3D microelectromechanical systems (3D-MEMS) are an emerging application space for piezoelectric films grown using ALD. ALD provides an ideal solution for the deposition of piezoelectric materials on trench sidewall or 3D fin structures which may be used to improve the size, weight, power and frequency tunability of MEMS devices. Aluminum nitride is a technologically relevant material for piezoelectric MEMS due to its significant piezoelectric response, high breakdown voltage and large mechanical quality factor. AlN is amenable to film growth by ALD, although there are relatively few reports of ALD AlN used for MEMS due to the need for additional process development to meet stringent crystal structure, film purity and grain orientation requirements for device performance. We explore several strategies for controlling the grain orientation of ALD-grown AlN on planar substrates, which includes the use of {111}-textured Pt as a growth template, precursor chemistry and dose variation, stress-engineered substrates, inductively-coupled plasma conditions for film bombardment during growth, and ALD equipment modifications. For select cases, we report the mechanical Q, determined from measurements of MEMS resonator structures, and piezoelectric coefficients, determined from measurements on MEMS cantilevers, of ALD deposited AlN . We analyze the Pt-AlN interface properties primarily by using TEM with EDS. The baseline ALD AlN process yielded completely c-axis oriented aluminum nitride as determined by x-ray diffraction, and a rocking curve full-width half max of 2.9° was achieved. The relative dielectric constant was measured to be 8.1 < K < 8.6 and an average dielectric loss of < 1% was observed within the an applied electric field range of +/- 3350 kV/cm (+/- 35 V across 104 nm thick AlN) at 10 kHz. The leakage current of the textured AlN was quite low at 1.5 x 10-6 A/cm2 over the applied field range of +/- 1820 kV/cm (+/- 19 V across 104 nm thick AlN).

AA16-4 COO Reduction for Semiconductor Parts via ALD Coatings and Recycling of Parts
Russell Parise, lordan lordanov (QuantumClean, A Business Unit of UCT); Gustavo Osoro (Inficon)

The semiconductor industry has considerable experience with thermal spray protective coatings of parts in the etch and deposition areas to modify surface chemistry, provide corrosion resistance, or provide a barrier layer.These coatings are effective but are generally thick (150 - 200 μm) and may not provide sufficiently low porosity for parts exposed to reactive gases or plasmas.The ALD process creates high purity thin-films that are dense, highly conformal and defect free. Materials such as Al2O3 and other metal oxides are resistant to the reactive halogens that part surfaces see during semiconductor processing.

To address these challenges, ALD coatings have been developed to uniformly coat showerheads, pedestals, and other parts with high aspect ratios with 100 – 500 nm thin-films such as Al2O3, SiO2, or other metal oxides.These films protect the part from the reactive halogen radicals and extend green to green time. Besides protecting the parts from reactive gases, the high aspect ratio ALD coatings on chamber components can serve as a diffusion barrier to avoid metal migration from the part itself and reduce conditioning times.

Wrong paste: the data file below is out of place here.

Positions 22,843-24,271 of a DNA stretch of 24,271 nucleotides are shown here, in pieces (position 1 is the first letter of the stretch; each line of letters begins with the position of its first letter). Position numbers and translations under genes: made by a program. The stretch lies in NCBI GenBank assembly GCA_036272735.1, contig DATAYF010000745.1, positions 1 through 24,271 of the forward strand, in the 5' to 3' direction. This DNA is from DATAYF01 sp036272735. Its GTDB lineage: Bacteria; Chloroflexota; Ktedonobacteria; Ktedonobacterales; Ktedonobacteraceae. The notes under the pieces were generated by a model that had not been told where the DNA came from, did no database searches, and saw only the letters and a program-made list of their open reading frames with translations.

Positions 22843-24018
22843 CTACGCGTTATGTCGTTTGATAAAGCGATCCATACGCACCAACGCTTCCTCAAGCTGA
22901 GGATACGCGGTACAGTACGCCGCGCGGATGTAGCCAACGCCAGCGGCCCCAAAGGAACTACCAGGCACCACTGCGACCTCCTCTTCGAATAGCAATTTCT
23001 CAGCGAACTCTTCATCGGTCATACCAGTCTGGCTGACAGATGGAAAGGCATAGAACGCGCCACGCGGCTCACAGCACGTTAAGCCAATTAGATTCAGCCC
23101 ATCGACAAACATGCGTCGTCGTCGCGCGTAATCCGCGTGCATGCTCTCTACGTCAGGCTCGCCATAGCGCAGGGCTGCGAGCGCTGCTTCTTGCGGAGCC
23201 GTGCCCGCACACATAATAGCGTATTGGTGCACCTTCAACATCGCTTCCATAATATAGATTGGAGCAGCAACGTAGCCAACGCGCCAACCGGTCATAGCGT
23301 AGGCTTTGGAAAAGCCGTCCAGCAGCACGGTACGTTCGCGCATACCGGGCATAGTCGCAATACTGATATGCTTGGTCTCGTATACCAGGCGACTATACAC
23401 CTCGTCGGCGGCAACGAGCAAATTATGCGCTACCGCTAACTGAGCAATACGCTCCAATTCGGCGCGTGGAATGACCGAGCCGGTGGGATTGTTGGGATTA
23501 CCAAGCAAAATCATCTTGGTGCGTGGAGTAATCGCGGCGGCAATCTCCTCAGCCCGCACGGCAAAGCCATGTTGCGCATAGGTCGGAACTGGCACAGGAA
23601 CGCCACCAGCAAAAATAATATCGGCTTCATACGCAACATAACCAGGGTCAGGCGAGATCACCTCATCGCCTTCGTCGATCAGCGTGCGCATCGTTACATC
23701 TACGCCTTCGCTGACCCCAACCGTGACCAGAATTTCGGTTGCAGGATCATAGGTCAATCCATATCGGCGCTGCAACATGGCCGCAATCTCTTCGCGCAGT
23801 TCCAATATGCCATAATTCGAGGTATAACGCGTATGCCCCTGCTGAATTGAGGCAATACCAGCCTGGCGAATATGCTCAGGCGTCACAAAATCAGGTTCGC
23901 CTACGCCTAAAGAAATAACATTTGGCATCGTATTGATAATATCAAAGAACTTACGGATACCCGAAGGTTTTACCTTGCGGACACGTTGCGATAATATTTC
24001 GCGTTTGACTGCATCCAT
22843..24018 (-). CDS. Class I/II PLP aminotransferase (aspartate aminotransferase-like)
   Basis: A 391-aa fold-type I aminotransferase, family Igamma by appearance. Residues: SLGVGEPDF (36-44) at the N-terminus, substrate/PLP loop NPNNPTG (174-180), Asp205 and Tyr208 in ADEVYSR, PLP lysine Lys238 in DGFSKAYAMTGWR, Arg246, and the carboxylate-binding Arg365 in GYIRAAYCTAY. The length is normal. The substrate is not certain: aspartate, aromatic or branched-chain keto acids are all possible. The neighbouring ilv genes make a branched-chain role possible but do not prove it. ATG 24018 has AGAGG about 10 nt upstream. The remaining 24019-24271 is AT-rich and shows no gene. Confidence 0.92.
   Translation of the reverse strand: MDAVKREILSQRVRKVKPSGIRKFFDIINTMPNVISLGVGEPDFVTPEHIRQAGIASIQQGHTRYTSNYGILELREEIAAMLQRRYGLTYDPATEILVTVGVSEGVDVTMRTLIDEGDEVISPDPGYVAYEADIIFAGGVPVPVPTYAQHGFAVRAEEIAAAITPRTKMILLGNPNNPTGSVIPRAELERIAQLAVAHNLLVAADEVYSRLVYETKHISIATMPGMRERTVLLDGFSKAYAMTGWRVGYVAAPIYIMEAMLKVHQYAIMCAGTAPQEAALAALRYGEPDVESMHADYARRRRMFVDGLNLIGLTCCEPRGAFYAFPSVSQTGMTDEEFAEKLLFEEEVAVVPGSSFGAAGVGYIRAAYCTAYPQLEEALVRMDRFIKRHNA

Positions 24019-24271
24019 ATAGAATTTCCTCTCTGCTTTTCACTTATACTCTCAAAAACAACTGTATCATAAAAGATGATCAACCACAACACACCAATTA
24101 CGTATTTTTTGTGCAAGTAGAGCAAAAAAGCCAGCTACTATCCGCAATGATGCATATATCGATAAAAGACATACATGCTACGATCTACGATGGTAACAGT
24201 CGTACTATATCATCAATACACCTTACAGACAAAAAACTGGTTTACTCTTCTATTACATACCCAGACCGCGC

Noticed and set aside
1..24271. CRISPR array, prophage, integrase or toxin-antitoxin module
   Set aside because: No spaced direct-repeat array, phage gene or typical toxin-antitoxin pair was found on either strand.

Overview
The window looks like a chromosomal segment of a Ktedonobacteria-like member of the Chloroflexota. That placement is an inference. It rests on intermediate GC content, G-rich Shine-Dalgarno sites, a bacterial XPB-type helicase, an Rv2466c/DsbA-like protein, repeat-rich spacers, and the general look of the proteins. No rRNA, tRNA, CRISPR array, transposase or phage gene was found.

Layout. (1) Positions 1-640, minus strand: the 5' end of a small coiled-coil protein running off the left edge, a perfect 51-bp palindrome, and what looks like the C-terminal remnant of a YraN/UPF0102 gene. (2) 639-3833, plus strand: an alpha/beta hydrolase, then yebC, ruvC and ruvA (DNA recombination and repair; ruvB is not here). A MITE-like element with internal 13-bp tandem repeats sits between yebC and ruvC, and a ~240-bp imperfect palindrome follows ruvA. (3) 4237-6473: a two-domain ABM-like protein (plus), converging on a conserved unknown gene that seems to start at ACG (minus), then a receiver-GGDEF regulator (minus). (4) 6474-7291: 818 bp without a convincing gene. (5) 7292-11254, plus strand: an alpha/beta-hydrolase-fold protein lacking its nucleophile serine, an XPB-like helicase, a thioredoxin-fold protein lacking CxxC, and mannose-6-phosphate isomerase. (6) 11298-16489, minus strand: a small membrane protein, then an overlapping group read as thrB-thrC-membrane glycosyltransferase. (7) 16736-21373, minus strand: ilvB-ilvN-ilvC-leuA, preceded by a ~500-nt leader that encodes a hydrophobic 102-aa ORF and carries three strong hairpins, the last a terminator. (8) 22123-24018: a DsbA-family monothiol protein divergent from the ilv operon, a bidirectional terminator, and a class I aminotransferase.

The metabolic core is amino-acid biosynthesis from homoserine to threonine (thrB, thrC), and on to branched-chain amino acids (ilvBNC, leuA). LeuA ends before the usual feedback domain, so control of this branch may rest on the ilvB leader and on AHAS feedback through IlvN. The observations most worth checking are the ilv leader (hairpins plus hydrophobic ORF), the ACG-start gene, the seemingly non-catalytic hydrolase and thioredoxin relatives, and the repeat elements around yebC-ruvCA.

Additionally, parts with these ALD coatings can be recycled. Using Selective Coating Removal, the ALD protective coating is removed with minimum damage to the substrate, including the high aspect ratio features, before the part is prepared for ALD recoating. The loop essentially extends part life almost indefinitely which decreases cost of ownership.

This paper addresses the recent advances in the use of ALD thin films as a functional, protective coating that enhances part performance and reduces process costs.It will also cover the technology to selectively remove the deposition layer and ALD coating without damage to the part.Surface preparation, final cleaning, metrology and analytical testing for validation will also be discussed.

Keywords: ALD, Al2O3, corrosion, diffusion barrier, SiO2, aspect ratio, etch, CVD

AA16-7 Aqueous Degradation and Nanoscale Coatings of Al2O3 via Atomic Layer Deposition (ALD) of BaAl2O4: Eu2+, Dy3+ Long Afterglow Phosphors
Erkul Karacaoglu (Georgia Institute of Technology, USA and Karamanoglu Mehmetbey University); Esra Öztürk (Karamanoglu Mehmetbey University); Mesut Uyaner (Necmettin Erbakan University); Ali Kemal Okyay (OkyayTechALD Okyay Technnologies, Turkey and Stanford University); Mark D. Losego (Georgia Institute of Technology, USA)
In this presentation aqueous degradation studies of BaAl2O4:Eu2+, Dy3+ phosphors synthesized from solid-state reaction methods and coated with nanoscale Al2O3 protective layers via atomic layer deposition (ALD) will be presented. The uncoated phosphor powders degrade in water within just 30 minutes of immersion. This degradation directly affects the bluish-green phosphorescence (497 nm), creating both blue- and red-shift which are maximized at 429 nm and 687 nm, respectively. Hydration and decomposition of the BaAl2O4 phase reveals a continuous change in the phase assemblage over 30 days. ALD coatings of ~10 nm Al2O3 protects the phosphor from aqueous degradation upon long-term immersion in water. ALD Al2O3 coated BaAl2O4: Eu2+, Dy3+ phosphors retain their phosphorescence for at least 7 days of water immersion. Successful encapsulation of BaAl2O4-based phosphors will make them possible to store in humid environments or use in applications directly requiring aqueous solution.
Session Abstract Book
(277KB, Jun 9, 2021)
Time Period OnDemand Sessions | Topic AA Sessions | Time Periods | Topics | ALD/ALE 2021 Schedule